3 stages of cancer development

Cancer is a devastating and potentially fatal disease that develops when healthy cells undergo a genetic change and begin to proliferate rapidly and uncontrollably. What happens to cause a cell to become cancerous? Thirty years ago, scientists could not offer a coherent answer to this question. They knew that cancer arose from cells that began to proliferate uncontrollably within the body, and they knew that chemicals, radiation, and viruses could trigger this change. But exactly how it happened was a mystery.

The genetic mutations accumulated by cancer cells allow the cells to proliferate indefinitely, evade cell death and eventually invade other tissues. Although there are several types of cancer, each staged according to specific diagnostic criteria, many cancers have similar steps of disease progression. All of the cells produced by division of this first, ancestral cell and its progeny also display inappropriate proliferation. A tumor, or mass of cells, formed of these abnormal cells may remain within the tissue in which it originated (a condition called in situ cancer), or it may begin to invade nearby tissues (a condition called invasive cancer). An invasive tumor is said to be malignant, and cells shed into the blood or lymph from a malignant tumor are likely to establish new tumors (metastases) throughout the body.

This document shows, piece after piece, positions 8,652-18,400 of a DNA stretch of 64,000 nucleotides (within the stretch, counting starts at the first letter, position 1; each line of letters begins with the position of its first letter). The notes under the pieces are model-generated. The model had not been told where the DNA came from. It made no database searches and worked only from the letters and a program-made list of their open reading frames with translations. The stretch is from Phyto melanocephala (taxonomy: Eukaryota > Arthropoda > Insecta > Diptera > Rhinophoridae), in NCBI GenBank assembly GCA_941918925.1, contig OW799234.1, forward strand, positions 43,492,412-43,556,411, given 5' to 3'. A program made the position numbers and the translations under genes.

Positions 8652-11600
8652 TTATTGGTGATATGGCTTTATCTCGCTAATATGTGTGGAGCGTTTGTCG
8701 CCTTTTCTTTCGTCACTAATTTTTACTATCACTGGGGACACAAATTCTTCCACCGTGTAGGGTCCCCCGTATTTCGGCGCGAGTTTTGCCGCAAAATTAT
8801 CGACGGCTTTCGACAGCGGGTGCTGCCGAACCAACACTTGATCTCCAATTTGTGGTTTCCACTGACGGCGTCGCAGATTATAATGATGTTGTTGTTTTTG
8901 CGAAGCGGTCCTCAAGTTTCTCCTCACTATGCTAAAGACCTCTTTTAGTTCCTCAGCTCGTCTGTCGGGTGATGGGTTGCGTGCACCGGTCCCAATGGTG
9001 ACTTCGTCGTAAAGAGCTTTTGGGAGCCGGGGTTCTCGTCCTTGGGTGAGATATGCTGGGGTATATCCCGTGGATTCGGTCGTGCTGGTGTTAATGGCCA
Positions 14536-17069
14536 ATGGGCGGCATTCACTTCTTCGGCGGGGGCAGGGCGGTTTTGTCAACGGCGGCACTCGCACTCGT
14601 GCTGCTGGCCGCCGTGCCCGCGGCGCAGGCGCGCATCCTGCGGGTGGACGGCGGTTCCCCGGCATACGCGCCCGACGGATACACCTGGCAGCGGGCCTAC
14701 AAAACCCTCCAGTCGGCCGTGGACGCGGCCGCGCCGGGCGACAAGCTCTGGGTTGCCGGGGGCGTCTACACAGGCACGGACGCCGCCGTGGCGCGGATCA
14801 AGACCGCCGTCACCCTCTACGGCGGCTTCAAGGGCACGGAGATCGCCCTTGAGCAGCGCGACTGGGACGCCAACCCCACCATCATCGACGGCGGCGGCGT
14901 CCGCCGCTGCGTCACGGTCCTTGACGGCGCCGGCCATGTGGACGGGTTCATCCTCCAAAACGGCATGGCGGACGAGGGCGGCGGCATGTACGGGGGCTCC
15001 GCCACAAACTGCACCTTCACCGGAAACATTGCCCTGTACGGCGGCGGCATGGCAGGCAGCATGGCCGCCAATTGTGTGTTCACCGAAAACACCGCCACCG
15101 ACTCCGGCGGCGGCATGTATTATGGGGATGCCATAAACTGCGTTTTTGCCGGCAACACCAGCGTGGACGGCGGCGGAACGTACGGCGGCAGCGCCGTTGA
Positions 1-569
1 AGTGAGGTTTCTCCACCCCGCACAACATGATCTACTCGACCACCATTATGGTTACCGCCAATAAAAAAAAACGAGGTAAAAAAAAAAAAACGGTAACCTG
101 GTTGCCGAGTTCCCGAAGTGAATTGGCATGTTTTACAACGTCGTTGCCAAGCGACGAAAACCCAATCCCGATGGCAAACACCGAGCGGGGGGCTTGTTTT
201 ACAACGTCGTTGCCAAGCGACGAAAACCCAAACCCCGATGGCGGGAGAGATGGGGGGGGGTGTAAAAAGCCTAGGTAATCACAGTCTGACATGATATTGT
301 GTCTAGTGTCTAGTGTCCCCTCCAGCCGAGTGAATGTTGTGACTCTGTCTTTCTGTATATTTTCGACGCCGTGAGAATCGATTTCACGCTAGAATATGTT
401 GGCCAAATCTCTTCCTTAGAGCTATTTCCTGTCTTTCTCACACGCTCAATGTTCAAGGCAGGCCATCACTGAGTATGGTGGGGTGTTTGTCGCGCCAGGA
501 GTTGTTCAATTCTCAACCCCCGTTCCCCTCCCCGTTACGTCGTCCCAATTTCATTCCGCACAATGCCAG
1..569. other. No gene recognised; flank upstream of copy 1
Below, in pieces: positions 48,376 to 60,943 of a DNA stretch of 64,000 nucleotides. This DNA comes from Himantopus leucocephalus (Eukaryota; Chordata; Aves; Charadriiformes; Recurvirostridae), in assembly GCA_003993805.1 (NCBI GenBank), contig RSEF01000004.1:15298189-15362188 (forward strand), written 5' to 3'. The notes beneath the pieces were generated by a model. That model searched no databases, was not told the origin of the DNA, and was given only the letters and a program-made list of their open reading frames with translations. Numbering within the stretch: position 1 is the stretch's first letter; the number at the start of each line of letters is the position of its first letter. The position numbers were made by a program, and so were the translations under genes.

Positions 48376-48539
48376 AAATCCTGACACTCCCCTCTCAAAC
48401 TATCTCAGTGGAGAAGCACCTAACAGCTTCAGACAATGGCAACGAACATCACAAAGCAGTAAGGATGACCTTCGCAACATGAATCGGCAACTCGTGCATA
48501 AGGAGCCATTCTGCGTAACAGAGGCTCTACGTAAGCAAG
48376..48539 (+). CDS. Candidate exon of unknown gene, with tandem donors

Research across the last three decades, however, has revolutionized our understanding of cancer. In large part, this success was made possible by the development and application of the techniques of molecular biology, techniques that enabled researchers to probe and describe features of individual cells in ways unimaginable a century ago. Today, we know that cancer is a disease of molecules and genes, and we even know many of the molecules and genes involved. In fact, our increasing understanding of these genes is making possible the development of exciting new strategies for avoiding, forestalling, and even correcting the changes that lead to cancer.